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Short-term forecasting of the electric demand of HVAC systems


Short-term forecasting of the electric demand of HVAC systems

Le Cam, Mathieu (2016) Short-term forecasting of the electric demand of HVAC systems. PhD thesis, Concordia University.

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Heating, Ventilation and Air Conditioning (HVAC) systems of large buildings have a high contribution to the electric grid peak demand. During those periods, electric utilities face important mismatch issues in power supply and demand. In the context of Demand Response (DR) programs, there is a need from building energy managers for tools to forecast the electric demand of HVAC systems to plan for fast-DR control strategies. This thesis contributes to the DR research field by proposing a method for multi-step forecasting of the electric demand of existing HVAC cooling systems on the short-term in large commercial and institutional buildings.
Two forecasting methods are proposed: a cascade-based (global) method and a component-based method. The cascade-based method includes a sequence of forecasts of target variables. First, the air flow rate supplied by the AHUs is forecasted, followed by the cooling coils load, the cooling load of the whole building, and finally the electric demand of the primary cooling system is forecasted. The component-based method forecasts the electric demand of one component of the HVAC system such as a fan. Data-driven models are developed based on Building Automation System (BAS) trend data for electric demand forecasting of HVAC cooling system over the next six hours with a time-step of 15 minutes.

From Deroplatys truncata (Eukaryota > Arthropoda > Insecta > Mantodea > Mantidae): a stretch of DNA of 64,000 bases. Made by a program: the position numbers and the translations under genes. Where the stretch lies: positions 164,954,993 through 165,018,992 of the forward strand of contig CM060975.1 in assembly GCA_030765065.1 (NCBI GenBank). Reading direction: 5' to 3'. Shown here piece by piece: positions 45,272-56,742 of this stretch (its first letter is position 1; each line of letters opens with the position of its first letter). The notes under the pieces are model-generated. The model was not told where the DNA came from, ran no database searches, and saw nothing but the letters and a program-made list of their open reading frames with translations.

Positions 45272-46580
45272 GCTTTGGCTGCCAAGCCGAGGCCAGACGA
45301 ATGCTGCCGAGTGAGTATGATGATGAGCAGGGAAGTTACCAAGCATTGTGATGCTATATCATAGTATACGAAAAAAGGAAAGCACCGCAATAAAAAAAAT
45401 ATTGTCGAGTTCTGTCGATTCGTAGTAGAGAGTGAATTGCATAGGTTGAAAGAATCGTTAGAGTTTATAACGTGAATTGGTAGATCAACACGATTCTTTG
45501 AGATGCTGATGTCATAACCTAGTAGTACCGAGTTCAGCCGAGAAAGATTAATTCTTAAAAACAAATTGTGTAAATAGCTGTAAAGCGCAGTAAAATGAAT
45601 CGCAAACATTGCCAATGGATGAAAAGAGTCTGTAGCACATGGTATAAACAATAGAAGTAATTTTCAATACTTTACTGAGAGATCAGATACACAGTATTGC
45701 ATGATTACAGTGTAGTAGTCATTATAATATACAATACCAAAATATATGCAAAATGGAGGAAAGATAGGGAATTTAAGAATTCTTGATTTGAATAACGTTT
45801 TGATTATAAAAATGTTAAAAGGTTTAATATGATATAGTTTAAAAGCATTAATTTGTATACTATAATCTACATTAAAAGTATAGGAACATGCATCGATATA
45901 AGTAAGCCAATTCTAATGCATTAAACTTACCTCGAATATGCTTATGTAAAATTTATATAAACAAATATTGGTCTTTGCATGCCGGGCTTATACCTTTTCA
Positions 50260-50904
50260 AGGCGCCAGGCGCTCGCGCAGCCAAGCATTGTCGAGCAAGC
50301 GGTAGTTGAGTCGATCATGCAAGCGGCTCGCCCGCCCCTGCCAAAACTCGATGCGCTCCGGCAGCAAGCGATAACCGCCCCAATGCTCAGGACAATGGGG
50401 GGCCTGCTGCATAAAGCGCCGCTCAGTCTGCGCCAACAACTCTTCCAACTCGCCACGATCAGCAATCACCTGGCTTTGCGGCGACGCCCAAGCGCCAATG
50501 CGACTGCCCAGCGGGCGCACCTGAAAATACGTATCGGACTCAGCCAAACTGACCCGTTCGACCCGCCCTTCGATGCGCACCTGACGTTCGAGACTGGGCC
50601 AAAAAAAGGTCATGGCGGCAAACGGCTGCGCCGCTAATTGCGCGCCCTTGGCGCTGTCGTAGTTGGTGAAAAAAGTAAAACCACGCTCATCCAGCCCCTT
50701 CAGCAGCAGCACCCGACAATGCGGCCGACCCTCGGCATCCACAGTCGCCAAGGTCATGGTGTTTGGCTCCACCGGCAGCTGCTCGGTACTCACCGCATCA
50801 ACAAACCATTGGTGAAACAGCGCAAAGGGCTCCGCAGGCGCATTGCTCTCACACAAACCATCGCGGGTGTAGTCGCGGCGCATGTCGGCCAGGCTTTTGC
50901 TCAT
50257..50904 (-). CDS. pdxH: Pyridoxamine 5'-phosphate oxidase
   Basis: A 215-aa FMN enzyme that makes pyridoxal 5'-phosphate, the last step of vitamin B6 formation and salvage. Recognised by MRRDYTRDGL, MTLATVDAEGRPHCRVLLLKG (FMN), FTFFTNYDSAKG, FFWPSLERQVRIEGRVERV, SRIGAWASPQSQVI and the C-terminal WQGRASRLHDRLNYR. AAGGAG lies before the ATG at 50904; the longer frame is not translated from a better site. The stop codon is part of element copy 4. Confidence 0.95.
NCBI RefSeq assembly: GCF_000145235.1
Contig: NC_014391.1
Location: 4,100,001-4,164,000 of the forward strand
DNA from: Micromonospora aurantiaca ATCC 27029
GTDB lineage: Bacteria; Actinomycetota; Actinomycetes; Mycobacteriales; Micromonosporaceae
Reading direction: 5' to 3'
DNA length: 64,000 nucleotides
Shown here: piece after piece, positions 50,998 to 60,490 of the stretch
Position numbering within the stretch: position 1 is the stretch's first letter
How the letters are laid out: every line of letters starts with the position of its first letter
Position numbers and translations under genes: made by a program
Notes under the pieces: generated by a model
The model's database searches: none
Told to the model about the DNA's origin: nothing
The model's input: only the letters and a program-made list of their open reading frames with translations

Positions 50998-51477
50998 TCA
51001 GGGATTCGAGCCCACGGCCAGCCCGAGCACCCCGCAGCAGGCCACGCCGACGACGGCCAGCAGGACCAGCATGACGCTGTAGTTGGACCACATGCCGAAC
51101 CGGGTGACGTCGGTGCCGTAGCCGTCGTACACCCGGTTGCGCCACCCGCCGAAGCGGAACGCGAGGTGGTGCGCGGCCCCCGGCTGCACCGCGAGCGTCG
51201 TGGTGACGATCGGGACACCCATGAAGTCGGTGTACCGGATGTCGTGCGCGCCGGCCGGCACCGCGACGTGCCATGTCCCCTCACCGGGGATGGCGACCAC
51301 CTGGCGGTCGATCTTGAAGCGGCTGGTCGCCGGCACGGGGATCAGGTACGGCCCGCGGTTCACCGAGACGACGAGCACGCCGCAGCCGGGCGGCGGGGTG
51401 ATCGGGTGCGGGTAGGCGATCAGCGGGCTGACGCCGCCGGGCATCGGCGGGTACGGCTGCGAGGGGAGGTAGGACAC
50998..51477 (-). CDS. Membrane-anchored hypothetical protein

The large amount of data collected through the BAS presents a gold mine of information which could be used for better understanding of the actual building operation and performance. Data mining techniques are used as pre-processing steps to help in the development of the forecasting models, for the selection of regressors, to identify typical daily profiles of the target variable and to better understand the operation of HVAC systems. Different sequences of preprocessing steps are tested and their impact on the forecasting performance is compared.
The proposed forecasting methods are validated on two case studies: the Genomic research center on Loyola Campus of Concordia University and an office building located in Shawinigan-Sud (Québec). The thesis compares the forecasts with measurements, and discusses the quality of forecasting results.

Divisions:Concordia University > Gina Cody School of Engineering and Computer Science > Building, Civil and Environmental Engineering
Item Type:Thesis (PhD)
Authors:Le Cam, Mathieu
Institution:Concordia University
Degree Name:Ph. D.
Program:Building Engineering
Date:July 2016
Thesis Supervisor(s):Zmeureanu, Radu and Daoud, Ahmed
Keywords:forecasting, data mining
ID Code:981381
Deposited By: MATHIEU LE CAM
Deposited On:09 Nov 2016 13:53
Last Modified:18 Jan 2018 17:53
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